How Hospice of the Chesapeake Is Innovating Bereavement Care, Family Support

Maryland-based Hospice of the Chesapeake has been pursuing innovation in its bereavement and caregiver support programs.

The nonprofit hospice and palliative care provider offers grief care to its entire community regardless of whether a family member was one of their patients. Out-of-pocket payments for those services are on a sliding scale. To expand its reach, Hospice of the Chesapeake works with organizations like schools, senior living communities and other community partners, according to Faith Fitzgerald, director of community support programs for the hospice.

“In Anne Arundel County, the crisis response agency reaches out to us when there’s a bereavement need, and they refer those clients to us. We will provide that short term counseling. That’s been a great relationship for quite a while,” Fitzgerald told Hospice News. “Another example is a long-term community that had lost a longtime resident asked for our counselors to come out and provide a grief support program.”


Hospice of the Chesapeake provides hospice care to about 600 patients daily and serves close to the same number through its supportive care program. The organization serves four Maryland counties.

Rounding out its bereavement programs are in-person and virtual counseling services and support groups for adults, teens and children. The organization also offers a weekend summer camp for grieving children.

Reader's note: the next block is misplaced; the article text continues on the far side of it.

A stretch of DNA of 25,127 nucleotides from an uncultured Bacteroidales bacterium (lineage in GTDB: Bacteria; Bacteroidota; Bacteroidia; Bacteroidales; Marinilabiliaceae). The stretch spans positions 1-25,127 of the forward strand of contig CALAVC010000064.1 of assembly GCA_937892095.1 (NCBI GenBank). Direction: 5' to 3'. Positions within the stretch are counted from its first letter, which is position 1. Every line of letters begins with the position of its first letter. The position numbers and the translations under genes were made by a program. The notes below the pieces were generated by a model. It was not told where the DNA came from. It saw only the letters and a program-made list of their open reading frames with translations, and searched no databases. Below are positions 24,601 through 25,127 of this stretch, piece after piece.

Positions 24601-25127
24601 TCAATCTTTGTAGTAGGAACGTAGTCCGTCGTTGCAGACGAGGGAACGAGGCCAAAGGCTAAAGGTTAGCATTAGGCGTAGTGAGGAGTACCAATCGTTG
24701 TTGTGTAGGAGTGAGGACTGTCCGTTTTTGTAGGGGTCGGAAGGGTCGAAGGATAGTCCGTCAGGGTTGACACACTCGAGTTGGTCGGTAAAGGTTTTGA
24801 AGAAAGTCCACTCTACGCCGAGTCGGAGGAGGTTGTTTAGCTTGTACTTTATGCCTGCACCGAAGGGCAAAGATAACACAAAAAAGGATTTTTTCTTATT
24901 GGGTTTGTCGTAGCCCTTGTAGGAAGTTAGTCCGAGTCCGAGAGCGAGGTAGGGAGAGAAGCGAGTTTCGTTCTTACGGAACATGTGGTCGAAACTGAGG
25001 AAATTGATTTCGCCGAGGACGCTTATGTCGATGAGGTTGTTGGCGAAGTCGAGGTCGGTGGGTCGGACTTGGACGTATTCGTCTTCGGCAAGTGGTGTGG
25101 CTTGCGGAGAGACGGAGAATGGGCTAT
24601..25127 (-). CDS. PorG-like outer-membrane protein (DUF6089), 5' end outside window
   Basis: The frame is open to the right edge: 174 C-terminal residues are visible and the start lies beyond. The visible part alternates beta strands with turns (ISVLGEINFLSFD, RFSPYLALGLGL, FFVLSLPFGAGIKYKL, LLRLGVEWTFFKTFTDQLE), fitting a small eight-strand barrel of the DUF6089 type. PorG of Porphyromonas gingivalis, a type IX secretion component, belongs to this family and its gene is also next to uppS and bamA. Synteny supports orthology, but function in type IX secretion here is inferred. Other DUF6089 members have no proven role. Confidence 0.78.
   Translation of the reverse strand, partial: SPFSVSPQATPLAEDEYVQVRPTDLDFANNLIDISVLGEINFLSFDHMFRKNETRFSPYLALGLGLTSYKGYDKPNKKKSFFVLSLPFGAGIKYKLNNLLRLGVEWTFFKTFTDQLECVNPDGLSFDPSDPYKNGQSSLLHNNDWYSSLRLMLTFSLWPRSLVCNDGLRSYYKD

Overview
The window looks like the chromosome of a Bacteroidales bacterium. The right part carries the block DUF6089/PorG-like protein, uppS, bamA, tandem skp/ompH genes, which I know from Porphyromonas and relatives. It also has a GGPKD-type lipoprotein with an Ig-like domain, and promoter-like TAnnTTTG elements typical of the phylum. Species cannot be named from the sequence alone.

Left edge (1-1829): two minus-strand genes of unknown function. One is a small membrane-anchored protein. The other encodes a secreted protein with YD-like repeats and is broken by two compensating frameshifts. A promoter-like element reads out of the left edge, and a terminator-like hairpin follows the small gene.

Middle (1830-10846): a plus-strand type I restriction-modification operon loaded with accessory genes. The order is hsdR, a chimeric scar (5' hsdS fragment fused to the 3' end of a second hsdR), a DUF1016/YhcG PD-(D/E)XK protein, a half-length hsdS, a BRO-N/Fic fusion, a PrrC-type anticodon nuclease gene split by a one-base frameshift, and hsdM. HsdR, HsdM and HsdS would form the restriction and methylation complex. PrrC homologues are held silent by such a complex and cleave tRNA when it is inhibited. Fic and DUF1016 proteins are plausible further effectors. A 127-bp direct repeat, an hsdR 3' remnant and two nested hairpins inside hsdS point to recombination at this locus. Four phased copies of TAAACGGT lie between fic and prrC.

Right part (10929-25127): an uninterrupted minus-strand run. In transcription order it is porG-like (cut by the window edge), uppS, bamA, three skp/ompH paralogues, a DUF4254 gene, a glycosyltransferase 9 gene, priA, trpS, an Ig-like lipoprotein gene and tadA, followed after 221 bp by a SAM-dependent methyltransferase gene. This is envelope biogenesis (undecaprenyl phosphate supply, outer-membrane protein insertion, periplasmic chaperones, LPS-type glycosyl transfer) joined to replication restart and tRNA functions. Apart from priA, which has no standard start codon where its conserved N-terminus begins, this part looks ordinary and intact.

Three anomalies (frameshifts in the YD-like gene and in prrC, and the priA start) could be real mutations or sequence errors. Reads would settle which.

The scope of Hospice of the Chesapeake’s grief programs includes a range of services, including music, pet and integrative arts therapy, a yoga group and therapeutic writing programs. Currently the hospice is in the process of developing a drumming workshop for bereaved children. Many of these services are financed through philanthropic donations.


Another component of their grief program includes nature-informed therapy, Fitzgerald indicated.

“We have a couple of our bereavement counselors who have certification as nature-informed therapists. We offered one for children and teenagers where they came and went out in the garden and used different found objects to express their grief,” Fitzgerald said. “We say nature is the ‘co-therapist’ through that group. Then we have a regular ongoing nature-informed therapy group that meets in a county park for several weeks at a time.”

Hospice of the Chesapeake has also been building up its caregiver support efforts. This includes anticipatory grief therapy for families expecting the death of a loved one. Other services include music therapy and some disease-specific support groups, including one for dementia. The dementia program includes a simulation of dementia symptoms to help caregivers understand some aspects of the patients’ experience.

The organization is in the process of creating a support doula program. A group of volunteers is undergoing a year-long training program to become end-of-life support doulas. Hospice of the Chesapeake plans to initially roll out this service to its supportive care patients and later expand to its hospice program, including bereavement care.

Programs like these require strong ties to the local community, according to Joshua Magariel, director of quality improvement and compliance for Hospice of the Chesapeake.

“Hospices need to ask themselves who they’re working for. Are we doing this for patients and families and our community? That will direct your creativity and your innovation,” Magariel told Hospice News. “Open your ears to listening to the community, and they will tell you what they need.”

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